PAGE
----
The prisoners, however, were compelled to pass the night in the best manner they could, only being assured that there was no danger, the noise and confusion on deck having arisen from one of the yards giving way. They set to work and bailed the water into the privies as well as they could, and by morning everything was once more quiet below.
Nothing of moment now passed for some time. The good ship still gallantly breasted the billows on her watery way, and at last they neared the Equinoctial, where the ceremony of shaving, on crossing the line, was productive of much fun, about fifty of the prisoners undergoing that operation for the merriment of the others, who, with the captain, officers and passengers, were all equally amused thereby.
Some time prior to this event Ralph Rashleigh had been selected by the surgeon to act as his clerk, a circumstance which, while it procured him many comforts, also probably prevented his having any hand in a scheme that was now set on foot among the prisoners for seizing the vessel, which was shortly after their crossing the line brought to maturity, and but very narrowly defeated.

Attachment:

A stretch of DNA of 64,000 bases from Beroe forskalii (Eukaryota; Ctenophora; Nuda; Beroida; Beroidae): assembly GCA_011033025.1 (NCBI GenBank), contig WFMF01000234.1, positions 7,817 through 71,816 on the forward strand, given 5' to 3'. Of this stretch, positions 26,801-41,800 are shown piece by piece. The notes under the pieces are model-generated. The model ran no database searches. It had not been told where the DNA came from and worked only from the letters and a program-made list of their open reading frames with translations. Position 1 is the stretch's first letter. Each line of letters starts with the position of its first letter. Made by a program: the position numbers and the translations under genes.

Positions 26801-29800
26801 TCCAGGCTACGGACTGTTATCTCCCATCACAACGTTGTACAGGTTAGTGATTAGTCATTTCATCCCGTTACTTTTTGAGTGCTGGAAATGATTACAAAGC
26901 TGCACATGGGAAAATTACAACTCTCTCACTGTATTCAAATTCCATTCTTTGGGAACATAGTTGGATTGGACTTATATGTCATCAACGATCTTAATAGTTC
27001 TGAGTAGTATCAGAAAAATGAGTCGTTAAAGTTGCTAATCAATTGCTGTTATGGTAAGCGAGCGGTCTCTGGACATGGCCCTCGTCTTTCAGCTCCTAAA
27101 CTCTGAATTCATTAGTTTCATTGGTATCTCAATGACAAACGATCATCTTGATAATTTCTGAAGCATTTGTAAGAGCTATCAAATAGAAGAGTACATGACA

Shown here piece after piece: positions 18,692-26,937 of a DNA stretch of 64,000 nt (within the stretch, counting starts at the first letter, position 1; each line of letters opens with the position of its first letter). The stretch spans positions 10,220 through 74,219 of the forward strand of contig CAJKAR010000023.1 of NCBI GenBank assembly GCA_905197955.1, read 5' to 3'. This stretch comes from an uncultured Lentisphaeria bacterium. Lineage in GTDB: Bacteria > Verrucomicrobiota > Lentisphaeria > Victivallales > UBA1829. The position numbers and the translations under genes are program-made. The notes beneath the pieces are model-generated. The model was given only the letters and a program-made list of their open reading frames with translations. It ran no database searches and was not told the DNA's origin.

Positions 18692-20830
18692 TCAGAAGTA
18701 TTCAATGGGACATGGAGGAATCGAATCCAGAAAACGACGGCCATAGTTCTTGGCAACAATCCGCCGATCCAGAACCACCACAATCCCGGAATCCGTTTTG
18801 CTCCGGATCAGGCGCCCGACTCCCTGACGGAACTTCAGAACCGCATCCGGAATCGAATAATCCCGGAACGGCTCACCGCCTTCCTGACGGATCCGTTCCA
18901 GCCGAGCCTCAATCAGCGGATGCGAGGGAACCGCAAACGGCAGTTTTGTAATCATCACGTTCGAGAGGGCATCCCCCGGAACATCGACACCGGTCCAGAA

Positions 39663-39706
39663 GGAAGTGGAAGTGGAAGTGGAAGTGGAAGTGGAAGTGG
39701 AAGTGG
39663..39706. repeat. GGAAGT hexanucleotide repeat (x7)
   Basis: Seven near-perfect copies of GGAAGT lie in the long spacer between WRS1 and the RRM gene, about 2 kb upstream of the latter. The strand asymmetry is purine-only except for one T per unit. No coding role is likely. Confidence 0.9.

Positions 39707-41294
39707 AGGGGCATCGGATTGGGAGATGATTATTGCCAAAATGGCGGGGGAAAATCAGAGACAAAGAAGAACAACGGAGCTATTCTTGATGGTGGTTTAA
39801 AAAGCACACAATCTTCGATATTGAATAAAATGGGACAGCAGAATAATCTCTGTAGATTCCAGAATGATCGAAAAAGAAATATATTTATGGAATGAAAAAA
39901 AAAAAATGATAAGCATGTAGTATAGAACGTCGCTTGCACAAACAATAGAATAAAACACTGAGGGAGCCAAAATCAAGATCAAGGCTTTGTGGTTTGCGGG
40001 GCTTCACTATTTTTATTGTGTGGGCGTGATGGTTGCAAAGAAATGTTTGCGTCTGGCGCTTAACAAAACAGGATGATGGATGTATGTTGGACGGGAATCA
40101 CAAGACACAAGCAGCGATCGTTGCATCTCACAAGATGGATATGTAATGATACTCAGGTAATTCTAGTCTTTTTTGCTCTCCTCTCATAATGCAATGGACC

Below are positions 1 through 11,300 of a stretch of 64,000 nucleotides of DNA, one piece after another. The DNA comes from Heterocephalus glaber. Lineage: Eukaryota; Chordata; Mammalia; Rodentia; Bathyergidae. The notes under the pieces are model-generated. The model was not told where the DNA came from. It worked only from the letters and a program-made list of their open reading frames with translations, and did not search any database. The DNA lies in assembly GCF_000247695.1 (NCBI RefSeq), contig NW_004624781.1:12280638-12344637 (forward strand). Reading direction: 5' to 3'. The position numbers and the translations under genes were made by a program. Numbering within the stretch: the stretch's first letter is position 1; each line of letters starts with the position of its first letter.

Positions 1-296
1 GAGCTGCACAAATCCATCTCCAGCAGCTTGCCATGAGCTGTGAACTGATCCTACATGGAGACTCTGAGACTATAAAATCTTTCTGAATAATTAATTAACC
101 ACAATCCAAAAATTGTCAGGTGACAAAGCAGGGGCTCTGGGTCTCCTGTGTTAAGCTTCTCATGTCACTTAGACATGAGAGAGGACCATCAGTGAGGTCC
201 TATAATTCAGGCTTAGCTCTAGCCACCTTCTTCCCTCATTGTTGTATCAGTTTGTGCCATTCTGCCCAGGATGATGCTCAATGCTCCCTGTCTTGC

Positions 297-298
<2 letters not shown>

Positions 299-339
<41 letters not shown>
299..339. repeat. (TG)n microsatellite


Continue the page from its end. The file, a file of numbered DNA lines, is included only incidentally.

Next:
The boys’ prison was separated only by a bulkhead on either side from the portion occupied by the military and the older prisoners, with relation to which it occupied the centre. Some of these adroit young thieves had contrived to loosen a board in the bulkhead between their own and the soldiers’ apartment. Through this aperture one of the smallest among them used to get into the berth of the military when the latter were asleep, and steal tea, sugar, tobacco, biscuits, or in short, anything he could lay his hands on. This became known to some of the men, who concocted a plot, in which they were joined by others, that this boy should on a certain night steal three muskets which stood in an open arm rack in the soldiers’ berth, and which were visible from the deck and were supposed to be kept continually loaded. These muskets were to be passed from the boys’ into the men’s prison, and in the morning, when the convicts were let up to wash the deck, some of those who were first up were to go to the fore hatchway, and the stolen fire-arms were then to be handed to them from the prison. The rest of the convicts on deck were to be very active in throwing water about and bustling to and fro, so as to attract the notice of the sentries there, of whom there would be three, one at the forecastle, one at the waist, and the third on the poop, of whom only the last would have fire-arms with him. The two sentries forward, being surprised by men from behind them, were to be seized and thrown overboard, while the one on the poop was to be shot dead at the same signal. One party was then to cast loose the breeching of a cannon on the deck, which was known to be loaded, and run it to the companion ladder leading down to the soldiers’ berth, while in the mean time another party was to rush aft and secure the officers.